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12 Off to a Great Start

About parman

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  • Birthday January 1

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    Kirksville, Missouri

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  1. I am sure Dustin Johnson has talked about his practice more than once. I'm so sorry I was not aware you know everything and could never be wrong. Typical golf forum trash talk from the clueless.
  2. Dustin Johnson states he spends 1/3 of his practice time on putting. When watching him play it shows. I see people on the practice green and they leave in 10 minutes. Then they will pound the driver for hours. My putting grip is just a regular overlapping grip with thumbs down the face of the grip. For 2017 I averaged 1.7 putts per round. I hope to do better this year.
  3. I cannot see anything wrong with putting your right finger down the shaft IF you realize you are putting your wrist back into the stroke. (I do not do this) I think putting is very individual and don't feel there is too many right or wrong things you can do if you are sinking putts. If someone is putting way better than you are you going to tell them are doing it all wrong?
  4. A sand wedge has to have about 12 degrees of bounce to work. A 56-12 is a sand wedge. The tour players using higher lofted wedges all have a lot of bounce. The Callaway 60 degree wedge I sometimes use has enough bounce to get out of sand traps which is what the pros are doing. My other 60 degree is 3 degrees of bounce for hard fairways but you will not get a good sand shot with it.
  5. Wow, there is an internet? Who would have thunk? And the information is as good as the word of God. LOL Second hand knowledge from an article or some old youtube video and everyone is an expert regardless of subject or age. I saw Jack play in Las Vegas in 1969 in person. When did YOU see him play IN PERSON? Oh, I forgot you are an internet expert so no need to actually see something live. 😎
  6. I bought a couple dozen of these which was a big mistake. They are hard and don't go farther than my regular Callaway Chrome soft.
  7. How many here have seen Jack in this prime? Most are too young so where do you get all this information?
  8. I just did the same thing, replaced some G25s with AP2 716 irons and love them. (Very good condition for 329) I hit them a bit longer than the pings and the cost difference was minimal since all this was done online. I was looking for some Spider weights and found Amazon to be cheaper and faster than eBay. Good luck with the grips and nice deal!
  9. It is sticky enough to stay when putting the head cover on and off but can easily peeled off. I checked once and it left no mark and that's on a raw head.
  10. Here it is. Of course you can go in any direction.
  11. I have done this before using pin striping from an automotive store. Actually have seen that done on a spider. I've done it on one dark headed putter I have. I'll see if I can post a pic.
  12. Well I have played on those greens, have you? You sure assume a lot and there is a saying for that which isn't complimentary. After 58 years of golf I've seem most of what can happen. If you really read my post there is nothing there that says you are wrong. I just don't think you are right. IMHO I feel how a golfer is putting is an individual decision and the PGA players proves that. They all have their own unique ways. The point I was trying to make is that there are lots of great putters using their own unique styles. I don't believe one way on putting is correct. I also think electronic devices to improve golf are way over rated. If someone is putting super are you going to tell them they are doing it all wrong? LOL As a professional golf instructor I find it amazing you never practice putting. Maybe that can help you average. I think there was not need for Tiger's putting stats since the ones I posted were plenty and the top putters in the last decade. I also find it odd a professional golfer wants to challenge am amature golfer probably twice your age to a putting match. Seems rather desperate.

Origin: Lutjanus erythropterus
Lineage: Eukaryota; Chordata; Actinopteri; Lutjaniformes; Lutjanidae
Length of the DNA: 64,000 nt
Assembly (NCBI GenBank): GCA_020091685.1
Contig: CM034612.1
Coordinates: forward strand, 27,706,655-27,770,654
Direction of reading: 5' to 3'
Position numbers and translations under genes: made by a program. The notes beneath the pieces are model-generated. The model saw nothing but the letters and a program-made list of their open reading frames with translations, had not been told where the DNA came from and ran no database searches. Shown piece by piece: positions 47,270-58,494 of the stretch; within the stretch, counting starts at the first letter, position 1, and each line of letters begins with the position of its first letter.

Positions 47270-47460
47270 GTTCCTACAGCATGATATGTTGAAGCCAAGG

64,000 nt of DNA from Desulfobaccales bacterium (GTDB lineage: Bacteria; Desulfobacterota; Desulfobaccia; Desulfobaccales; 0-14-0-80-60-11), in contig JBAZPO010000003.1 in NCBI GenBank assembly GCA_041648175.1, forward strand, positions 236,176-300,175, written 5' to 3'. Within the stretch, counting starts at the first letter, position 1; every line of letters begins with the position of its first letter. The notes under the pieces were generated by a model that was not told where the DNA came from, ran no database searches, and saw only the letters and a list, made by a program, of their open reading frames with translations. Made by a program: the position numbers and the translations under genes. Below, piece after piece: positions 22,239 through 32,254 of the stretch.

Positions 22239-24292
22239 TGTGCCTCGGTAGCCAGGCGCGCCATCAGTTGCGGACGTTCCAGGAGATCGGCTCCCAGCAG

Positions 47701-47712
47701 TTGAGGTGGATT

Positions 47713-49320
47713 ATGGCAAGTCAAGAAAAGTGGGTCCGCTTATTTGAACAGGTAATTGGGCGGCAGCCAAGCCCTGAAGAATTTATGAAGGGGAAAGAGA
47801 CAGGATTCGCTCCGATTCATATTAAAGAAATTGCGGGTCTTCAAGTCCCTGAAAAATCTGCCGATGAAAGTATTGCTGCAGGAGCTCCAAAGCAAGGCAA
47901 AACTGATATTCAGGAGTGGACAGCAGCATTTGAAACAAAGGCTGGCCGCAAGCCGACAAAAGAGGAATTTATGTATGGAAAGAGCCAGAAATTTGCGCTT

13. Sure, whatever you say. I see you are the big kahuna here so you cannot be wrong. BTW, I average 1.7 putts per round and you? Here are some of the best putters of all time. Players like Aoki Isao did NONE of the the things you mentioned and was the #1 putter on the Senior Tour for years. Are you going to tell him he did it all wrong? George Lowe Jr : Stroke analysis: Low felt that the best way to get a true roll was to swing the putter from inside-out. To do this, he set the ball on the heel of his putter at address and placed his weight on his left heel, forcing his stroke to pivot around his left leg, thumb and shoulder. Loren Roberts or the Boss of Moss: Stroke analysis: If you catch a Champions Tour event where Roberts is playing with Dave Stockton, you'll be struck by the similarities in their strokes, and how they move with the same slow tempo on the greens. Roberts has a great visual if you're struggling with your putting: Your puttershaft is a pencil, and all you're trying to do is draw a line on the green to your target. Dave Stockton Jr: Stroke analysis: Stockton brought the club back close to his body on his backstroke, then lead with the handle through the ball and kept his left elbow close to his side so he wouldn't miss right. Bobby Jones: Stroke analysis: The interesting thing is that Jones didn't follow a strict routine or style ever time. Since every putt offered a different challenge, Jones did what felt good for each particular situation. He putted very similarly to the way Ben Crenshaw putts. They both make the same miniature full-swing stroke open the door, close the door. Billy Casper: Stroke analysis: Casper used his left wrist as a hinge. He swung his putter straight back and then just rapped the ball. He pinned his upper arms to his body to eliminate any extra movement. Brad Faxton: Stroke analysis: Faxon sets up with his right side ultra low and with his head angled to the right. It's not what you would teach, but it's perfect for him. He's very natural and target-oriented. When he putts it looks like he's shooting free throws. Bobby Locke: Stroke analysis: Locke putted like he swung his irons and woods, from in-to-out (he played a significant draw off the tee and from the fairway). He paired his inside-out stroke with a shut putterface to place hook spin on the ball. His stroke fit the greens he grew up on in South Africa, which were very grainy. Ben Crenshaw: Stroke analysis: I've been fortunate to watch Crenshaw putt many times in person, during both practice and play. Yes, he's smooth, but what's really interesting is that he putts like he's attempting a miniature chip shot. If you fret over your mechanics, you might want to look at your stroke like Crenshaw does instead of trying to follow a robotic sequence of moves. Jack Nicholas: Stroke analysis: Nicklaus never looked very comfortable when he putted, with his stocky frame bunched up in his familiar crouch. But he had a very repeatable stroke. He kept his head very still, and locked his left arm and shoulder in place, then simply pushed the ball to the hole with his right palm and forearm. Tiger Woods: Stroke analysis: Woods isn't as technical as some other players, but you wouldn't know it by his putting. His setup is fundamentally perfect with everything square, especially his forearms and the puttershaft it looks like they're the same line. I'm sure he practices this a lot. When your setup is this good, you're going to make a lot of putts. And when you combine it with an equally sound stroke (he moves through the ball like it's invisible), you make a lot of history.